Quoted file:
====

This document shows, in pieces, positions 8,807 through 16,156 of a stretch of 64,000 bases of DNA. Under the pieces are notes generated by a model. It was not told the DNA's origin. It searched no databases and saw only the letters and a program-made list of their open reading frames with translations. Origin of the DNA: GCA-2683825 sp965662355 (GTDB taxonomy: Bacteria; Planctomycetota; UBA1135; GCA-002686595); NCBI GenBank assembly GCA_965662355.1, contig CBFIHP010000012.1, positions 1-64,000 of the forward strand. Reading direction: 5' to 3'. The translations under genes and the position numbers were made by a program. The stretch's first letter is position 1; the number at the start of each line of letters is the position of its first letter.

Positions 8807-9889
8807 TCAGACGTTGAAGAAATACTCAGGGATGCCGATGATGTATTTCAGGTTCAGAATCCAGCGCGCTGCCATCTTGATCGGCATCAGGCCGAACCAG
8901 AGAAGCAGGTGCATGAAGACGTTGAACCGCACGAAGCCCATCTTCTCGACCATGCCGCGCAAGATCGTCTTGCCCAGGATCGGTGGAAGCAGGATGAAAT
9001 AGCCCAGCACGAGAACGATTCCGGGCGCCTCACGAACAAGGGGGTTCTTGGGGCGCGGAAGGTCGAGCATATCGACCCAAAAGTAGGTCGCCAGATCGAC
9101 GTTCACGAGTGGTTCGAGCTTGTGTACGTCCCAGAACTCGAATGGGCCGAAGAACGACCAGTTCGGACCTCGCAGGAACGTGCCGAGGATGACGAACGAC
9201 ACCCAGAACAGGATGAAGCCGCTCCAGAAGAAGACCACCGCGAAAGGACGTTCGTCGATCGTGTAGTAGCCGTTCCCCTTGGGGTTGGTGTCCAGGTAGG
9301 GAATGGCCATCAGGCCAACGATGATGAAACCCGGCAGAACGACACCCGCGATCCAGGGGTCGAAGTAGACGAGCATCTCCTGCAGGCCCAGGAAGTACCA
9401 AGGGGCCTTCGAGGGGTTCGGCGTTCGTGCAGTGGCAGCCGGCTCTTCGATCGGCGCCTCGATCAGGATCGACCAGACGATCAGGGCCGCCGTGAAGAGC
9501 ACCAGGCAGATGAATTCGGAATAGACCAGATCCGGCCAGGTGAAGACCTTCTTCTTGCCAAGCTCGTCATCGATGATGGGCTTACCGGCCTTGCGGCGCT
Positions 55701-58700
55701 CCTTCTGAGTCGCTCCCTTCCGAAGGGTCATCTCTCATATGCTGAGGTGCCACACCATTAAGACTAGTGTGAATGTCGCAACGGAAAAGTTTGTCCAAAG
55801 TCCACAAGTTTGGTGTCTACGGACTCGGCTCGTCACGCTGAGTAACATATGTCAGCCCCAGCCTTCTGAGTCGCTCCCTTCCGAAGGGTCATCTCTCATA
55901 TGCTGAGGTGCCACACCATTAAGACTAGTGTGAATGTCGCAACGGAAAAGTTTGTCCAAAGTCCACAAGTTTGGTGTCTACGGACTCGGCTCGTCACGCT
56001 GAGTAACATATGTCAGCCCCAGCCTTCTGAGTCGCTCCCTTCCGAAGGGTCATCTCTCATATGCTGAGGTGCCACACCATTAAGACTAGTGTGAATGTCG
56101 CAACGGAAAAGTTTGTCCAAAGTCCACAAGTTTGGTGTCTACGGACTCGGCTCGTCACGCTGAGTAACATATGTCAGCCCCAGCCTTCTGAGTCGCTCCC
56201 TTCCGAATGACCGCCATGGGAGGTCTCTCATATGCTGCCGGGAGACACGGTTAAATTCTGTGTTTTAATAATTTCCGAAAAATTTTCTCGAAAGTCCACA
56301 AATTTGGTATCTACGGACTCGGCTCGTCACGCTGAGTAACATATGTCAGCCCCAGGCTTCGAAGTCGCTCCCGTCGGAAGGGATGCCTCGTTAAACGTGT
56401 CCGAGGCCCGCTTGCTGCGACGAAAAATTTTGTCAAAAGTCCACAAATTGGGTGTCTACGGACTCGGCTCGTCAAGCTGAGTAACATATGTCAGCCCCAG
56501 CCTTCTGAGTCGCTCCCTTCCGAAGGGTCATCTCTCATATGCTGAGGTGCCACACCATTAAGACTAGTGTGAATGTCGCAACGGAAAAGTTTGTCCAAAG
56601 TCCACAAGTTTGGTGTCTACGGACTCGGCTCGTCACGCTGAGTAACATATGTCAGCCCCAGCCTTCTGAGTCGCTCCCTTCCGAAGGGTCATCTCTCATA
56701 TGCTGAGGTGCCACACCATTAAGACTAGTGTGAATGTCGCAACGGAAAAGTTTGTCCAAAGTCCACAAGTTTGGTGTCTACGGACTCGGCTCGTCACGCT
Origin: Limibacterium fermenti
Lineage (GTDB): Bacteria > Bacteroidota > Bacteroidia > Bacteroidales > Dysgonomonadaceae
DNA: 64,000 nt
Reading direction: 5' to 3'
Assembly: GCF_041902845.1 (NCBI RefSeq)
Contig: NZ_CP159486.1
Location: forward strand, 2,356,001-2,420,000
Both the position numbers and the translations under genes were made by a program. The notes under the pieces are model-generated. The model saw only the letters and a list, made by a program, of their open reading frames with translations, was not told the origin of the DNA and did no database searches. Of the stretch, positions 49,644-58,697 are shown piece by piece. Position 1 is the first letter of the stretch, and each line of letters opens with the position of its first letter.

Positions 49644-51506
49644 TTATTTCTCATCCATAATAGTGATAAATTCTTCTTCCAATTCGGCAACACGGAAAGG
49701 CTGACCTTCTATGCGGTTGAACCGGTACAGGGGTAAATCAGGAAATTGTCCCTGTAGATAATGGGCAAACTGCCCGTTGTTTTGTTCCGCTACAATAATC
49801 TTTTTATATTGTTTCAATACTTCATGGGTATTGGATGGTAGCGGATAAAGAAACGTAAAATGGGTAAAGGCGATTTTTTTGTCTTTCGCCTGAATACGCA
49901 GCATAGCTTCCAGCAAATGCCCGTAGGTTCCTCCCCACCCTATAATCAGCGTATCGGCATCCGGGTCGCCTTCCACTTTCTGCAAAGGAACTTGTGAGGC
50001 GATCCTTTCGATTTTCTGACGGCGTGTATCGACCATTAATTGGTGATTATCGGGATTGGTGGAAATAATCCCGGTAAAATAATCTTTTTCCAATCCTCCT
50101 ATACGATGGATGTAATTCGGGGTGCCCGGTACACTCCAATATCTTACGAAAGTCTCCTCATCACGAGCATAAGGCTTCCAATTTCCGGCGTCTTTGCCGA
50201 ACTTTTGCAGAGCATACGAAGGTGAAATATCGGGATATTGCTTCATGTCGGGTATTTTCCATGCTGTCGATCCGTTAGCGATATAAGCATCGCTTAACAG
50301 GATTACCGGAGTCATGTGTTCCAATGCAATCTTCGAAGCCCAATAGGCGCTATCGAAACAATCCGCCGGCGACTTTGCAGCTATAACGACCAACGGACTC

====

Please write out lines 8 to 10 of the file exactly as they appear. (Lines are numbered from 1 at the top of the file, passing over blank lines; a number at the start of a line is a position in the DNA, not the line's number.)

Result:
9301 GAATGGCCATCAGGCCAACGATGATGAAACCCGGCAGAACGACACCCGCGATCCAGGGGTCGAAGTAGACGAGCATCTCCTGCAGGCCCAGGAAGTACCA
9401 AGGGGCCTTCGAGGGGTTCGGCGTTCGTGCAGTGGCAGCCGGCTCTTCGATCGGCGCCTCGATCAGGATCGACCAGACGATCAGGGCCGCCGTGAAGAGC
9501 ACCAGGCAGATGAATTCGGAATAGACCAGATCCGGCCAGGTGAAGACCTTCTTCTTGCCAAGCTCGTCATCGATGATGGGCTTACCGGCCTTGCGGCGCT